What Africa Needs Now

An atheist ex-pat from Malawi writes about how important Evangelical missionaries are to the future of Africa. Not just the work they do, but what they believe. I read it from a position of ignorance, but I hope that he is right. Looking forward to discussing this with my brother-in-law Scott, a missionary in Tanzania.

Now a confirmed atheist, I’ve become convinced of the enormous contribution that Christian evangelism makes in Africa: sharply distinct from the work of secular NGOs, government projects and international aid efforts. These alone will not do. Education and training alone will not do. In Africa Christianity changes people’s hearts. It brings a spiritual transformation. The rebirth is real. The change is good.

used to avoid this truth by applauding – as you can – the practical work of mission churches in Africa. It’s a pity, I would say, that salvation is part of the package, but Christians black and white, working in Africa, do heal the sick, do teach people to read and write; and only the severest kind of secularist could see a mission hospital or school and say the world would be better without it. I would allow that if faith was needed to motivate missionaries to help, then, fine: but what counted was the help, not the faith.

But this doesn’t fit the facts. Faith does more than support the missionary; it is also transferred to his flock. This is the effect that matters so immensely, and which I cannot help observing.

Read the rest of the article here.

I know some the folks who hang out here have some unique insight into this issue, and I’d love to hear it.

2 thoughts on “What Africa Needs Now

  1. Trevor Carpenter

    I tell you, Mike, I immediately thought of Ali when I read this article earlier today. Then, I got busy at work and forgot to shoot her an email/Facebook message.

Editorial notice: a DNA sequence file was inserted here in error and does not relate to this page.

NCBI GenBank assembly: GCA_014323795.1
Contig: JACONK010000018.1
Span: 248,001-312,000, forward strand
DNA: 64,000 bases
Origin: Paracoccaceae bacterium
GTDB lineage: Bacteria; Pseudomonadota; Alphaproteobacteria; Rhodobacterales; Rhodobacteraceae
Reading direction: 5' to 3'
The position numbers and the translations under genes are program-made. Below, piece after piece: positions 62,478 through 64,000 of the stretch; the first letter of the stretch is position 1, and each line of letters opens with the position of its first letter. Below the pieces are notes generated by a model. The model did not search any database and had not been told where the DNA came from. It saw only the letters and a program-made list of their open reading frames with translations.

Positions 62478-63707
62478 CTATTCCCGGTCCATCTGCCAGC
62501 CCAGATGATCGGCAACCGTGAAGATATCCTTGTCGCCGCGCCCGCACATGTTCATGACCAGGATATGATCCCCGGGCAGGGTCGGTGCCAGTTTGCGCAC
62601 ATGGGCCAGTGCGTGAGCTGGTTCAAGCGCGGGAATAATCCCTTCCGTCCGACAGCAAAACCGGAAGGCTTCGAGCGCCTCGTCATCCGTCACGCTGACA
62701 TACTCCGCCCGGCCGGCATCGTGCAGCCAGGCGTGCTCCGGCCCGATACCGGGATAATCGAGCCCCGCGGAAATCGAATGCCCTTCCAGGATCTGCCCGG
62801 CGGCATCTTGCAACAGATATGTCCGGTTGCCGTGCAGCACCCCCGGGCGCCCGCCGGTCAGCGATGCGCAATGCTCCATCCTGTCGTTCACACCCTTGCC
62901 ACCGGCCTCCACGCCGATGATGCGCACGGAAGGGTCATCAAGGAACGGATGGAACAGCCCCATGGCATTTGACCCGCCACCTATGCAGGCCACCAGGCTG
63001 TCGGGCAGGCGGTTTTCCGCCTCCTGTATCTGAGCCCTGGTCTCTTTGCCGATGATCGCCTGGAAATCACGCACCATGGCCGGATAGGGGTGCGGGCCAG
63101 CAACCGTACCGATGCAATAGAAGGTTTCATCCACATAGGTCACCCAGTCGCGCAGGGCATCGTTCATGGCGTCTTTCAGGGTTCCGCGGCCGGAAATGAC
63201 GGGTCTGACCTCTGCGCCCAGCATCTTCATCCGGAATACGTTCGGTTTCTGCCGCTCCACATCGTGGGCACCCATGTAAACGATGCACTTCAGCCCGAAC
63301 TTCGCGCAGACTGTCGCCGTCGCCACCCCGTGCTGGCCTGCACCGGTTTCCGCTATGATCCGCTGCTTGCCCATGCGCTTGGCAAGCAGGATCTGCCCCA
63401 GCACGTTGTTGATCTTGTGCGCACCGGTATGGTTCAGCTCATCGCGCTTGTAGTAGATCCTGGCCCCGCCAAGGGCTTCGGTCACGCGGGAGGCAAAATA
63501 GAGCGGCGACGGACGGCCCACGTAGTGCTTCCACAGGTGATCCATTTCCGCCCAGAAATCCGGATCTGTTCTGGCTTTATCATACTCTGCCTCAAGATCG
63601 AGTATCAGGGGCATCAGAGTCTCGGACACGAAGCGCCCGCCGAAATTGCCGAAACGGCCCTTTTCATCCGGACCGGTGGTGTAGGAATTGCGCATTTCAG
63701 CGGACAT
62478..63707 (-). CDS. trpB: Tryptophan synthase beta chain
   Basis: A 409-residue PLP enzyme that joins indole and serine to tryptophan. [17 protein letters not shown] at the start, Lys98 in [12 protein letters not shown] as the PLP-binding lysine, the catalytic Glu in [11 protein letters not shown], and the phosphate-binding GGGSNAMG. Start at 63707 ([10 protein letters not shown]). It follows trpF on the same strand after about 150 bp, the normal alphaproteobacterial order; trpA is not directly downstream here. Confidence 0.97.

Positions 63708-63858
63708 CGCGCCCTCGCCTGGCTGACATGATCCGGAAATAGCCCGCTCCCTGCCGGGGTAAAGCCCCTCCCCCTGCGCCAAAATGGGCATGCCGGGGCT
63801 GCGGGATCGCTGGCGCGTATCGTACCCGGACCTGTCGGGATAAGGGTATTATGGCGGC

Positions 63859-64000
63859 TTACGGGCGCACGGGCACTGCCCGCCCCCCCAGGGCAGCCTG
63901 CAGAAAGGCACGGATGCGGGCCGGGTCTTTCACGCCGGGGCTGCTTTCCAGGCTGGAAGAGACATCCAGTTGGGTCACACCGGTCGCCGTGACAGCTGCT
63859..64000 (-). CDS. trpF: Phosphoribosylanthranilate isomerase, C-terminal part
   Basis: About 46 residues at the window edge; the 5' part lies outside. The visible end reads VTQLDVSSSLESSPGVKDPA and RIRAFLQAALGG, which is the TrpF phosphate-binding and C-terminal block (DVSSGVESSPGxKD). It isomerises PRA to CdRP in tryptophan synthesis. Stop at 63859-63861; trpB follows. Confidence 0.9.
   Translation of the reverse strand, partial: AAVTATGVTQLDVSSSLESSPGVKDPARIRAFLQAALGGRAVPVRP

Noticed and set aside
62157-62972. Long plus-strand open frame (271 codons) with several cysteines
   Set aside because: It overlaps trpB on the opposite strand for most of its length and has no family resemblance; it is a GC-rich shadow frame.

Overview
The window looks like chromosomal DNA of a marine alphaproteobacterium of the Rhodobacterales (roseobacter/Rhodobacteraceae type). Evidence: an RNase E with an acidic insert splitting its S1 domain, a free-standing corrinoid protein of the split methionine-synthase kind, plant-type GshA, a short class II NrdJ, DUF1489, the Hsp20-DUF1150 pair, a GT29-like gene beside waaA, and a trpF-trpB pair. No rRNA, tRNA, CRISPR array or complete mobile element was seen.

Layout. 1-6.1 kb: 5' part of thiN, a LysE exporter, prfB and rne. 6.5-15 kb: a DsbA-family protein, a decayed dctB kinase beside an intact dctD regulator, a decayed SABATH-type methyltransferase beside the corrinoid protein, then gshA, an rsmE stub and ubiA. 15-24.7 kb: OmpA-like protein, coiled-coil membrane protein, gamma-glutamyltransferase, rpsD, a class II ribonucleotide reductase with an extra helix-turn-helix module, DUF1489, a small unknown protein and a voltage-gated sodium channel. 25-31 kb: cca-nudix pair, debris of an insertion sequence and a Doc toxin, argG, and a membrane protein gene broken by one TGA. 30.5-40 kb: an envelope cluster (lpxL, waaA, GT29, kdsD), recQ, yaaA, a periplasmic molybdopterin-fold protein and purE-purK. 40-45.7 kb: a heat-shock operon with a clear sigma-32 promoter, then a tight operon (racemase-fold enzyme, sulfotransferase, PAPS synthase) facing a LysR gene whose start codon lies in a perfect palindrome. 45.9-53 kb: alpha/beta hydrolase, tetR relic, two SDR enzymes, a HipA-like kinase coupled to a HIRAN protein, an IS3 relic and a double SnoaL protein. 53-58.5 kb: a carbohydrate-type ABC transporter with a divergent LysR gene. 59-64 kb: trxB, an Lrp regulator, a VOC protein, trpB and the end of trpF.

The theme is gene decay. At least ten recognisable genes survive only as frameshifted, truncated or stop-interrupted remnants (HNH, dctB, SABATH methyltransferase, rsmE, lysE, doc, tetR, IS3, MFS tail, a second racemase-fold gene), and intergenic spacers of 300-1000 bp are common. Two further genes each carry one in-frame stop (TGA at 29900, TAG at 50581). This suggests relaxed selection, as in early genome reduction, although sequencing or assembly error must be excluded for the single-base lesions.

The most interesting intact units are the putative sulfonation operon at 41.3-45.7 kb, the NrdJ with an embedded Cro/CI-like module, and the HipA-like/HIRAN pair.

Thanks for tossing it up here. So, Ali, what DO you think?

  2. aly hawkins

    I think you need to learn how to spell my name, son. :)

    I read the article earlier today and my first reaction was, “Well of COURSE, Jesus changes people for the better. Duh!”

    I have never been a particular fan of values-free multiculturalism; that is, I don’t have any problem whatsoever making a value judgment about female gender mutilation, child labor, religious oppression or systemic corruption (or, for that matter, neo-colonialism, institutionalized greed or cultural imperialism). In this, I agree with the columnist — not all things about all cultures are equally good.

    That said, I’m not as willing to declare that understanding one’s identity through the lens of family, clan and tribe, as many Africans do, is the levy holding back the flood of Africa’s potential. Likewise, I’m distrustful of the idea that Western-style individualism, born out of the Reformation, is just the surge to bring down the dam. I totally get that I’m a pansy liberal, but the columnist’s cavalier assumption that Africans must become more like us to succeed makes me deeply uncomfortable.

    Hyper-individualism in the West has given us the industrial and information ages, which have led to widespread prosperity — in that, it’s been a resounding success. It’s also made a lot of people awfully lonely and relationally retarded, particularly as the evangelical church has preached a Reformation-gospel-on-steroids, a gospel that focuses on being right rather than being good and loving to one another.

    I would be very saddened to see African culture, with its emphasis on living, dying, succeeding and failing TOGETHER, become like our culture, with its obsession with pulling yourself up by your own bootstraps. I’m not convinced that it’s some kind of inevitable evolution that MUST happen if Africa is to emerge into the world community. Isn’t there a sweet spot in the middle somewhere?

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